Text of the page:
Huge Scope for Rice Seeds Trade between India and Bangladesh

“The existing demand-supply gap in high yielding varieties of rice seeds in India and Bangladesh provides a huge scope for cooperation between the two countries. That could be realised through trade and knowledge sharing”, said Bipul Chatterjee, Deputy Executive Director, CUTS International.

Welcoming the participants to a meeting on ‘trade and knowledge sharing between India and Bangladesh on high yielding varieties of rice seeds’ on 18th July 2014 in Jaipur, he noted: “Being a critical input for the production of the most important staple food in both the countries, HYV rice seeds need a special attention from all relevant stakeholders including farmers, seed traders, seed associations, scientists of both the countries.”

The project titled ‘Addressing Barriers to Rice Seeds Trade between India and Bangladesh’ is supported by Bill & Melinda Gates Foundation. In partnership with a number of local partners in four states of Eastern India, viz. Bihar, Jharkhand, Odisha and West Bengal, and with Unnayan Shamannay, a Dhaka-based developmental organisation, CUTS International is implementing this project for fostering cooperation between the two neighbours on this critical input which is vital to their food and livelihood security.

Lack of a formal cooperation between the two countries is causing serious difficulties to farmers in regard to the availability and accessibility to quality rice seeds. To address this issue, the meeting called for a formal cooperation between Indian Council of Agricultural Research and Bangladesh Rice Research Institute, and National Seed Association of India and Bangladesh Seeds Association.

“Cooperation between the two apex seed associations of India and Bangladesh will help create an enabling environment for formalising our trade in HYV rice seeds. This can be formalised by signing of a memorandum of understanding outlining the purpose and areas of such cooperation,” said Sanjay Kumar Srivastava, Director General of National Seed Association of India.

Supporting his view, Ashadul Amin, General Secretary, Bangladesh Seeds Association, said: “This memorandum of understanding can initiate long-term cooperation between the two countries, not only in rice seeds but also in other seeds, which will help enhancing agricultural productivity in the region.” They urged CUTS to play a catalytic role in fostering such cooperation between the two apex seed associations.

Lack of formal trade and knowledge sharing are forcing farmers of both the countries, particularly in border areas, to use informally traded seeds, which are not of good quality. In 2013, it is estimated that about 21 per cent of total area under rice production in Bangladesh relied on Indian varieties. It is also hindering seed replacement rate, a crucial factor behind raising agriculture productivity.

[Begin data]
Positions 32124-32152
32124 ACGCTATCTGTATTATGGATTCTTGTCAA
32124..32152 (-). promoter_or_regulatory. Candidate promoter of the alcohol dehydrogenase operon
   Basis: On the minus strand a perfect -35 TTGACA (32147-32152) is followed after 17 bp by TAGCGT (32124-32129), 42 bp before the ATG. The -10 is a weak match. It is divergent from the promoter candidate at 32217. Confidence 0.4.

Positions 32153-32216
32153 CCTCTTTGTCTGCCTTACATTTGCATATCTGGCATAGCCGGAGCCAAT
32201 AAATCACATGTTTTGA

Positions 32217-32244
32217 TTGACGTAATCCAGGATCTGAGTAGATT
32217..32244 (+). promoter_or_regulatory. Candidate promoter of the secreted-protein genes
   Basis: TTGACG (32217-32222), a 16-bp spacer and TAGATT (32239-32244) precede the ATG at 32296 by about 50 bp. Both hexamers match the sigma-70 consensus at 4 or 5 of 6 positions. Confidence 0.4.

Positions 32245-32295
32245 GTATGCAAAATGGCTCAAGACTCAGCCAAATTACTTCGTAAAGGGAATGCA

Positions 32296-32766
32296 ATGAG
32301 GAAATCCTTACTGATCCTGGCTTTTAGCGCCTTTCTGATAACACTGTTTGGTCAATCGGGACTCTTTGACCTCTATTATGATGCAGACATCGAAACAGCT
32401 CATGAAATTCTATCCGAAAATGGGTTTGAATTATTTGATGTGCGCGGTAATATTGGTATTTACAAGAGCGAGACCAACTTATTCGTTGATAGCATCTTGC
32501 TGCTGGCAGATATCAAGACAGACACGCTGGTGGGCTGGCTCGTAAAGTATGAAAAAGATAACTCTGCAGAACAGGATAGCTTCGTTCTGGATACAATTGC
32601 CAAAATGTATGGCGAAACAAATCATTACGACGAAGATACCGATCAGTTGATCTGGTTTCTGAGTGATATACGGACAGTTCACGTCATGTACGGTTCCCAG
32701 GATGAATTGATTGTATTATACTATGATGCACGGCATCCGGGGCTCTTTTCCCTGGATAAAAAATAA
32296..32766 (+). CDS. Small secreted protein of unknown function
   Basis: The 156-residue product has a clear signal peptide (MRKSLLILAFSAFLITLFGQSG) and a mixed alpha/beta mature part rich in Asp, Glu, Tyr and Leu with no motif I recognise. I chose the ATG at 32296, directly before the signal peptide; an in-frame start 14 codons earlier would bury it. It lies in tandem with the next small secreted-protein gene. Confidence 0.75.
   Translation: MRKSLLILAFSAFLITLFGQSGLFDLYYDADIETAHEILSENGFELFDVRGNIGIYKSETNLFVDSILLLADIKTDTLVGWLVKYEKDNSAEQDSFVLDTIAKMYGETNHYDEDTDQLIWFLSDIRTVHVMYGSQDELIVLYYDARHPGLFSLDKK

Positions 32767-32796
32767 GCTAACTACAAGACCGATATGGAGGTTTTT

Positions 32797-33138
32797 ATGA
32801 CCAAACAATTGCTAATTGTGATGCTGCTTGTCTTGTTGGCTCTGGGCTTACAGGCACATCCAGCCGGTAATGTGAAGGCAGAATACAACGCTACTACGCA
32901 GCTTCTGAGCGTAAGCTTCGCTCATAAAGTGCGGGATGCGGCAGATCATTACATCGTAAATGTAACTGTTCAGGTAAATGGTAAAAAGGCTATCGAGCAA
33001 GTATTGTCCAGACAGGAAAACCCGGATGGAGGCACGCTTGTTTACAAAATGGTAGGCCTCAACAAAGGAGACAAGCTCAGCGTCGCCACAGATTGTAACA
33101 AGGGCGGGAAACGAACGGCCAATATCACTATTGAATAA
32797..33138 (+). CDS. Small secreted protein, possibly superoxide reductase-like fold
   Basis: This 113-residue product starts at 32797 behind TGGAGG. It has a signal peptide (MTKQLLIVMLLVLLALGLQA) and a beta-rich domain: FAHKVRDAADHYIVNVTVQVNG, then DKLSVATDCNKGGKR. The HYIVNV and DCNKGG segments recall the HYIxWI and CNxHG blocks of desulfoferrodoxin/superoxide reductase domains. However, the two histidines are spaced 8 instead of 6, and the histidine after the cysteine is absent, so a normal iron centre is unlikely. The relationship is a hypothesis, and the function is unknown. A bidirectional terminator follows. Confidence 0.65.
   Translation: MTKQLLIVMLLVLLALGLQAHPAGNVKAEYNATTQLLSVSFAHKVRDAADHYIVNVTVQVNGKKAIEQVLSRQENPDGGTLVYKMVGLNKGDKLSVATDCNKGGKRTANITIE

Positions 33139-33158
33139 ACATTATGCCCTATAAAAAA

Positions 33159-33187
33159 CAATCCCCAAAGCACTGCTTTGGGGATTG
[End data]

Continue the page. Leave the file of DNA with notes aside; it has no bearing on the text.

According to Uma Shankar Singh, South Asia Coordinator of International Rice Research Institute’s Stress Tolerant Rice for Africa and South Asia (STRASA) Project: “In order to address issues relating to timely availability of quality rice seeds and for sharing knowledge on new varieties, both governments have taken initiatives for varietal exchange including joint varietal evaluation and release.” He noted that there are complementarities between this project and the STRASA project.
Shahjahan Kabir, Director, Bangladesh Rice Research Institute, emphasised on the need for identifying gaps in existing agriculture cooperation arrangements between the two countries and urged the project to focus on how to address those gaps.

Noting that the project has made significant progress over the last one and half year, Sushil Pandey, Former Senior Scientist at the International Rice Research Institute, said: “We are now better aware of factors hindering formal trade in HYV rice seeds between the two countries. They, including regulatory barriers, should be addressed in the larger context of agriculture cooperation between the two countries.” He suggested that there should be a more robust estimation of informal trade across borders and inter-state flows of HYV rice seeds.

There was a consensus among the participants that other than estimating the volume of informal trade in HYV rice seeds across India-Bangladesh border, there should be case studies, including covering the North East Region of India bordering Bangladesh, highlighting benefits to farmers from formal trade in HYV rice seeds between the two countries.